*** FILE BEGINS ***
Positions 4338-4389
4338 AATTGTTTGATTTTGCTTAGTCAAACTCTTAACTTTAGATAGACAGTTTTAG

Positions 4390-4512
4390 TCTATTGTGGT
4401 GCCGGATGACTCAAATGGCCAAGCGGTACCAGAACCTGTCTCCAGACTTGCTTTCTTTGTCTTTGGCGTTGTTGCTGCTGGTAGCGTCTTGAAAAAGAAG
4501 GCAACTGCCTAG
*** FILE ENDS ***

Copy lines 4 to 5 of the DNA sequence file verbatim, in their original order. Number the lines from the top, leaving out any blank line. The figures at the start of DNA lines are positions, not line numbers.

4390 TCTATTGTGGT
4401 GCCGGATGACTCAAATGGCCAAGCGGTACCAGAACCTGTCTCCAGACTTGCTTTCTTTGTCTTTGGCGTTGTTGCTGCTGGTAGCGTCTTGAAAAAGAAG